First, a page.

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Has Shakespeare convinced the reader by the end of Act 1, Scene 5 that Romeo and Juliet...

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cassandralivi... | Student, Grade 11 | (Level 1) Honors

Posted April 21, 2012 at 10:48 PM via web

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Has Shakespeare convinced the reader by the end of Act 1, Scene 5 that Romeo and Juliet are really in love?

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Tamara K. H. | Middle School Teacher | (Level 1) Educator Emeritus

Posted April 22, 2012 at 1:32 AM (Answer #1)

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Whether or not we believe that Romeo and Juliet are truly in love by the end of Act 1, Scene 5, depends on whether or not we believe in the existence of love at first sight and how deeply we are willing to define that love. By the end of the scene, the reader is easily convinced that the two characters do indeed believe that they have fallen in love with each other, however, the reader may not be convinced that that love is real love.

We know by the end of the scene that both Romeo and Juliet are strongly attracted to each other and that both have interpreted that attraction as love. When Romeo first sees Juliet, he asks himself, "Did my heart love till now?" (54). His answer to himself is that he certainly did not know love until that moment because he "ne'er saw true beauty till this night," showing us that Romeo is equating love with an acknowledgement of physical beauty (55). In other words, for Romeo, love is only surface level. Romeo falls in love with beauty, and for him, that is true love. He thinks he is in love with Juliet, and we can agree that in seeing someone extremely attractive for the first time, hormones can make a person feel like they have fallen in love. However, since Romeo does not truly know Juliet yet, we can also see that this love he is feeling is not the most profound sort, nor is it the realest form of love.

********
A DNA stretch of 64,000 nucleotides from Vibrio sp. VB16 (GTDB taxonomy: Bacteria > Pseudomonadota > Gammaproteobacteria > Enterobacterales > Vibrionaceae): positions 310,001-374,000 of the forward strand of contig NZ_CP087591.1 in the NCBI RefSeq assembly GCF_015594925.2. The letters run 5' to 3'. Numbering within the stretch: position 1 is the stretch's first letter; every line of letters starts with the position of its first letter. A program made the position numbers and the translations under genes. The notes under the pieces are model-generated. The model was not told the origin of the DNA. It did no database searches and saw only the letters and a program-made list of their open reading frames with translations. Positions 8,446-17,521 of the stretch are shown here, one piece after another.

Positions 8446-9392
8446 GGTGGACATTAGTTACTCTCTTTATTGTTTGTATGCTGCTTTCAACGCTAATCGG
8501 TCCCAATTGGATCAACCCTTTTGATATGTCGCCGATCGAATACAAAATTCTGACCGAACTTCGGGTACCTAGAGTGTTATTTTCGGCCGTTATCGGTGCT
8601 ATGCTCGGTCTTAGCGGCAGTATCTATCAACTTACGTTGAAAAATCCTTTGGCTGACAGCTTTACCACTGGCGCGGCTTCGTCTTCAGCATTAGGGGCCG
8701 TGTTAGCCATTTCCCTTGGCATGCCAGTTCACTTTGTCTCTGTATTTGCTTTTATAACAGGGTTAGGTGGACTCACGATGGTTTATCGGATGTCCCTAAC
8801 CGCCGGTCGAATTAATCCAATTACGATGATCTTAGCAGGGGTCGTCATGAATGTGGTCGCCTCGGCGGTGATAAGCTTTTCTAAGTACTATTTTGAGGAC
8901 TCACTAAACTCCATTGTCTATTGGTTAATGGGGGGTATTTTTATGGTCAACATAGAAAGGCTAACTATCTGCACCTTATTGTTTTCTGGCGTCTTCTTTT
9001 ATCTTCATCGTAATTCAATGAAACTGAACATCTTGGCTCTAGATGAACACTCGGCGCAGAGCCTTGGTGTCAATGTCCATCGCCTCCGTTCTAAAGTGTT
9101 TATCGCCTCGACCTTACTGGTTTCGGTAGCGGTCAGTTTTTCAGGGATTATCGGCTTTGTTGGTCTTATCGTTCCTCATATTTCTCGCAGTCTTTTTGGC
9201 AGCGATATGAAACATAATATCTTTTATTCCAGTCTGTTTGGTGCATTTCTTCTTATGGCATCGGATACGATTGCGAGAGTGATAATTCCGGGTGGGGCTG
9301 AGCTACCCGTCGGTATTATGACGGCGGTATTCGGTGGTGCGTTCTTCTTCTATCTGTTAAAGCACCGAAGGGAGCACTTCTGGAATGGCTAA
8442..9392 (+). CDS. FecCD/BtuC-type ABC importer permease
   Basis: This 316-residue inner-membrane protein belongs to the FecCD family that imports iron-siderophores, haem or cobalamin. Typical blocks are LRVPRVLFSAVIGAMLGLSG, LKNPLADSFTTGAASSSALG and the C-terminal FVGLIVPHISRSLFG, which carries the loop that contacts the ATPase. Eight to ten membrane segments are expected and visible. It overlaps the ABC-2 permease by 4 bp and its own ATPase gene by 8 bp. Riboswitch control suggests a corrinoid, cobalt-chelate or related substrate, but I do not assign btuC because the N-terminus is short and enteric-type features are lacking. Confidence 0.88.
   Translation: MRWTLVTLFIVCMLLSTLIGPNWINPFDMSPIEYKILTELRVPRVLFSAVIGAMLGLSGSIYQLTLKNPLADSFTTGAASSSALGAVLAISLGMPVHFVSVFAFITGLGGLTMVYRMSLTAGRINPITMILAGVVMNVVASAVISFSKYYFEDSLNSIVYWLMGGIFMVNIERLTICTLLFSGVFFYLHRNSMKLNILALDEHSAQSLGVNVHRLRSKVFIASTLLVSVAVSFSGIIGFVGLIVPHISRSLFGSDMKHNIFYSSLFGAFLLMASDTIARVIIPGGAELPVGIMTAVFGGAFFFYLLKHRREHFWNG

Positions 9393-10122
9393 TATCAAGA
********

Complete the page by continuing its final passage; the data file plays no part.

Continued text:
Juliet's experience with love at first sight is slightly different from Romeo's. Juliet says nothing about Romeo's looks in this scene, so we know that looks are not the strongest governing factor. Looks do come into play, but we don't learn about that until the balcony scene, where we see her ask herself:

What's Montague? it is nor hand, nor foot,
Nor arm, nor face, nor any other part
Belonging to a man. (II.ii.)

All of these references to physical anatomy, culminating in an allusion to sexual anatomy, shows us that Juliet certainly is thinking of Romeo in a sexual manner, proving that she has found him as attractive as Romeo has found her.

However, when they first meet, it is his kiss and the touch of his hand, rather than his looks, that makes her feel drawn to him. When Romeo says that he will "profane" her hand by touching hers with his, she replies, "Good pilgrim, you do wrong your hand too much," showing us that she enjoyed being touched by his hand. When Romeo kisses her, she says, "You kiss by the book," meaning properly, or well, which is another clue that Juliet has enjoyed his touches. Hence, when Juliet tells her Nurse that she must marry Romeo, we know that her profound emotion is stemming from the hormones that were stirred by his touch and kisses. Juliet is young, and this is the first time she has been kissed by an attractive man. Therefore, it is only natural for her to feel like she is so in love with Romeo that she can declare to her Nurse,

If he be married,
My grave is like to be my wedding bed. (I.v.143-144)

Hence, by the end of Act 1, Scene 5, we are convinced that both Romeo and Juliet truly feel like they are in love with each other. We know that Romeo's feelings of love are based on physical attraction while Juliet's are based on physical touch. However, we also know that these feelings of "love at first sight" are not the strongest, truest feelings of love.

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